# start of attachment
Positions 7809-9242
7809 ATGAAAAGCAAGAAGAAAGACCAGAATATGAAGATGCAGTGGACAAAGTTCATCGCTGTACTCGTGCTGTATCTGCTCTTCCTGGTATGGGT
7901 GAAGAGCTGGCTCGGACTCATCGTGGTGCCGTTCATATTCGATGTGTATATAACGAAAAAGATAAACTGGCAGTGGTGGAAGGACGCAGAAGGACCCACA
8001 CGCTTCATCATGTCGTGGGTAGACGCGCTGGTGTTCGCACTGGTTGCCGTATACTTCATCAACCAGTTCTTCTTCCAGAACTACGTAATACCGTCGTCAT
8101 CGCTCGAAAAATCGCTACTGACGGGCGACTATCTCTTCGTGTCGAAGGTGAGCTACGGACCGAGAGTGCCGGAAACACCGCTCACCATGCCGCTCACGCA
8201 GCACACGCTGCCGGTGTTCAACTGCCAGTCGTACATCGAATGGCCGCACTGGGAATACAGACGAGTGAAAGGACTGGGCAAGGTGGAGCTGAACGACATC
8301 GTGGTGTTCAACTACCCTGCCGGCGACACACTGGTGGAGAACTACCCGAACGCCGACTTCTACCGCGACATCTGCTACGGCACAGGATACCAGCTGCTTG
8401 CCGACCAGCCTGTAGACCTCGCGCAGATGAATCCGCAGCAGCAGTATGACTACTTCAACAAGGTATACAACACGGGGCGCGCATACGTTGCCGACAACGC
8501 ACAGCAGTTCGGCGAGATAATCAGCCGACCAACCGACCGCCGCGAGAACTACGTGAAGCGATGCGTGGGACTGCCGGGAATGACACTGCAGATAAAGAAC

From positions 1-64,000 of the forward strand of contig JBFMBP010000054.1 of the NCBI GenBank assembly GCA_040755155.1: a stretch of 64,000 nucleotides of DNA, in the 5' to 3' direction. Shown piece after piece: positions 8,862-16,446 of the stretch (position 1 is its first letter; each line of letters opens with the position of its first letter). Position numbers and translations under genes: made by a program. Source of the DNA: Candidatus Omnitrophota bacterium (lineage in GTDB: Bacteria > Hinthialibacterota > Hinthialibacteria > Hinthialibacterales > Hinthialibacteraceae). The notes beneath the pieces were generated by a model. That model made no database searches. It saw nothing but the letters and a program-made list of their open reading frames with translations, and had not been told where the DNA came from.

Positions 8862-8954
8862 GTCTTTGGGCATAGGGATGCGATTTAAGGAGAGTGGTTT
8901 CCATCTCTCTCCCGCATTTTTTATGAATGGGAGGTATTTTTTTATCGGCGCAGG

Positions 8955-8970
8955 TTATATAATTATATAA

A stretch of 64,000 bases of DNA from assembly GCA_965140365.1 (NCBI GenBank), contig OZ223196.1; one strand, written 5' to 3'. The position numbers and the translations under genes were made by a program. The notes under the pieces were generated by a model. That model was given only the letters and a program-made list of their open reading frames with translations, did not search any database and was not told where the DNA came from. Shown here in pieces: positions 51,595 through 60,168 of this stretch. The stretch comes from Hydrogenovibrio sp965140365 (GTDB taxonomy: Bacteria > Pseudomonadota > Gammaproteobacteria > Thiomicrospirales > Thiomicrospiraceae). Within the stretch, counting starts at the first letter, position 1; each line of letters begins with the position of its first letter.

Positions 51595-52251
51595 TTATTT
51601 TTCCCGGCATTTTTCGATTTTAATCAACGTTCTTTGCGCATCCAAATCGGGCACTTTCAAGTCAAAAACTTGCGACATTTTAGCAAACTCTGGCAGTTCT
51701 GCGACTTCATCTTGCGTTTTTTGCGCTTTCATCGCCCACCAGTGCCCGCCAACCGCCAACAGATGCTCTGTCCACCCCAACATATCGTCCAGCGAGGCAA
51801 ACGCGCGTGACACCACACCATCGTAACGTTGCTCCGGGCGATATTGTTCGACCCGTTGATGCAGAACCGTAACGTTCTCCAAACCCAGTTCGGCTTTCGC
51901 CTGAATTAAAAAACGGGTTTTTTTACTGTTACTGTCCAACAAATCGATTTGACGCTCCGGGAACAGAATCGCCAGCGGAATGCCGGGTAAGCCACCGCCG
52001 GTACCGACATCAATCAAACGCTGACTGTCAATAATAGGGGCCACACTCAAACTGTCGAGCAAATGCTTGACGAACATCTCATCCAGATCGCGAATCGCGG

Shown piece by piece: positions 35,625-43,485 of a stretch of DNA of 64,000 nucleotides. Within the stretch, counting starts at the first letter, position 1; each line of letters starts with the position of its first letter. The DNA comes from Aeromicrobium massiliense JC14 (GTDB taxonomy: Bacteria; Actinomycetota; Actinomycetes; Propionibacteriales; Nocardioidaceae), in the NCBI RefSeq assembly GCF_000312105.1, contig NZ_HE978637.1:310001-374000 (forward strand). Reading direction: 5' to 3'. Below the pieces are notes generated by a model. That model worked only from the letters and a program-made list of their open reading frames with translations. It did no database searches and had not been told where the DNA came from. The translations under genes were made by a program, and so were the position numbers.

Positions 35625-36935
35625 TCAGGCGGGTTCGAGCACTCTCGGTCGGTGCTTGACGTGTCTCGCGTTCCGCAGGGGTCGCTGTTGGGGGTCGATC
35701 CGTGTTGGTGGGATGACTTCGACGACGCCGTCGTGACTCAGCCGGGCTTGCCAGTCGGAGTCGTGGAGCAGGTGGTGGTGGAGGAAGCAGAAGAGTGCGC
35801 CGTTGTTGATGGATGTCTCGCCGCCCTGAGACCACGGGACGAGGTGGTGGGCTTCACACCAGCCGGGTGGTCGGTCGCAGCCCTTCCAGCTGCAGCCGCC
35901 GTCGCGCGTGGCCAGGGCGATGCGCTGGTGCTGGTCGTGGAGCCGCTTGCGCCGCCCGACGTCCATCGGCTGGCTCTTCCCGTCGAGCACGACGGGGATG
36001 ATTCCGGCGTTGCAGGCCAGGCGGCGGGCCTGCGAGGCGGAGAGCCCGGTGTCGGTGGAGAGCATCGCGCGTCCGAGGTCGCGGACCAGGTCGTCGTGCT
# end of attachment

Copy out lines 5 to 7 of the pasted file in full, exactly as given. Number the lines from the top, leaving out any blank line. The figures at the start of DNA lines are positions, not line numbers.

8101 CGCTCGAAAAATCGCTACTGACGGGCGACTATCTCTTCGTGTCGAAGGTGAGCTACGGACCGAGAGTGCCGGAAACACCGCTCACCATGCCGCTCACGCA
8201 GCACACGCTGCCGGTGTTCAACTGCCAGTCGTACATCGAATGGCCGCACTGGGAATACAGACGAGTGAAAGGACTGGGCAAGGTGGAGCTGAACGACATC
8301 GTGGTGTTCAACTACCCTGCCGGCGACACACTGGTGGAGAACTACCCGAACGCCGACTTCTACCGCGACATCTGCTACGGCACAGGATACCAGCTGCTTG